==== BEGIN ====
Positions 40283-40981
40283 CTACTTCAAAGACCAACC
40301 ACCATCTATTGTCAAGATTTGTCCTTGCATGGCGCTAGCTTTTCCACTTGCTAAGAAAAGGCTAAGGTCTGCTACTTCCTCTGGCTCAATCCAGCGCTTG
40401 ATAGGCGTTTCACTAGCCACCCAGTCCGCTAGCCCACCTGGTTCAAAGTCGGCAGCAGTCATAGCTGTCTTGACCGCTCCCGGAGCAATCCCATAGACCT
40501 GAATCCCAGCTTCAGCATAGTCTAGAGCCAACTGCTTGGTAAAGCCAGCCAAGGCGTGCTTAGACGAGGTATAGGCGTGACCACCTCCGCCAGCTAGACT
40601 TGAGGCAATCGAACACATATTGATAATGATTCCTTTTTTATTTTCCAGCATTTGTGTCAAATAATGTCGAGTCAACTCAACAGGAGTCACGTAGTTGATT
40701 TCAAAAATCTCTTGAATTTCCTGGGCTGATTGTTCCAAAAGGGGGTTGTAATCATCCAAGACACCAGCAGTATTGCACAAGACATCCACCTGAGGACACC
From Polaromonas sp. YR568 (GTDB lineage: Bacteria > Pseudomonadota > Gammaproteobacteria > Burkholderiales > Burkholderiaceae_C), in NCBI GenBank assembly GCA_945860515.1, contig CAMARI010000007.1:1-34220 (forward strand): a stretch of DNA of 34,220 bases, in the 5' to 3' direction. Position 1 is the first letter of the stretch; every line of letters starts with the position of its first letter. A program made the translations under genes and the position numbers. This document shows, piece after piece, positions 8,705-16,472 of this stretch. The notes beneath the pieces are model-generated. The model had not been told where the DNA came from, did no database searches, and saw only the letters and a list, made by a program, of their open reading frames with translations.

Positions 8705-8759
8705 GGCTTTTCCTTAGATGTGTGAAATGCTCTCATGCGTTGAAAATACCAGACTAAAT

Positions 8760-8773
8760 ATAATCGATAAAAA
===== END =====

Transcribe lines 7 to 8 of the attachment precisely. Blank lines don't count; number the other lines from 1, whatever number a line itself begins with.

40701 TCAAAAATCTCTTGAATTTCCTGGGCTGATTGTTCCAAAAGGGGGTTGTAATCATCCAAGACACCAGCAGTATTGCACAAGACATCCACCTGAGGACACC
From Polaromonas sp. YR568 (GTDB lineage: Bacteria > Pseudomonadota > Gammaproteobacteria > Burkholderiales > Burkholderiaceae_C), in NCBI GenBank assembly GCA_945860515.1, contig CAMARI010000007.1:1-34220 (forward strand): a stretch of DNA of 34,220 bases, in the 5' to 3' direction. Position 1 is the first letter of the stretch; every line of letters starts with the position of its first letter. A program made the translations under genes and the position numbers. This document shows, piece after piece, positions 8,705-16,472 of this stretch. The notes beneath the pieces are model-generated. The model had not been told where the DNA came from, did no database searches, and saw only the letters and a list, made by a program, of their open reading frames with translations.